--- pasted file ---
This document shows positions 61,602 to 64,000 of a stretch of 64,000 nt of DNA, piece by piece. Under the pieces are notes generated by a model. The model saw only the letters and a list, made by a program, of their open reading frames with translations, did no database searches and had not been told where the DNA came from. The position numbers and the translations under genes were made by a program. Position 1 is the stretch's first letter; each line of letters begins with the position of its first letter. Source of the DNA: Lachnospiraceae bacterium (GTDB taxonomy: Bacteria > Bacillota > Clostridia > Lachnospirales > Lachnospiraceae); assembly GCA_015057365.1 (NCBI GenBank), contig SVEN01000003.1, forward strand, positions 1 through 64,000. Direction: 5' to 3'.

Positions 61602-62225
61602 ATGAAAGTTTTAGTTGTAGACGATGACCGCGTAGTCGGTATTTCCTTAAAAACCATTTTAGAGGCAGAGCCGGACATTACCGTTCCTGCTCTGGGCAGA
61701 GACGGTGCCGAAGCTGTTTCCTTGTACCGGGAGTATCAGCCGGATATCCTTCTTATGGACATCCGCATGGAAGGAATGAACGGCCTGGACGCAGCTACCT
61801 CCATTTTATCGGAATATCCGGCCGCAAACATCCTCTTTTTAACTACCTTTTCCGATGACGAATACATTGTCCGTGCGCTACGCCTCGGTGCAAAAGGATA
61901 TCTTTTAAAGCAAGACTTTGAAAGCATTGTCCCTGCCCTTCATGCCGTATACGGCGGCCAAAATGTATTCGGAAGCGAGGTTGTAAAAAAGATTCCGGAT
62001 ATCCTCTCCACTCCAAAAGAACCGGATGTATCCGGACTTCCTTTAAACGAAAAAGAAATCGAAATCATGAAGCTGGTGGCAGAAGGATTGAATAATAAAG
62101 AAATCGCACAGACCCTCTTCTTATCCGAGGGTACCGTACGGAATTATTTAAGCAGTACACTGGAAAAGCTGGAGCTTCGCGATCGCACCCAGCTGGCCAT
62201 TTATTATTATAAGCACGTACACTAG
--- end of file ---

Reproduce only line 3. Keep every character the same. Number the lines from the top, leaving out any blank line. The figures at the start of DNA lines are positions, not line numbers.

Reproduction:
61602 ATGAAAGTTTTAGTTGTAGACGATGACCGCGTAGTCGGTATTTCCTTAAAAACCATTTTAGAGGCAGAGCCGGACATTACCGTTCCTGCTCTGGGCAGA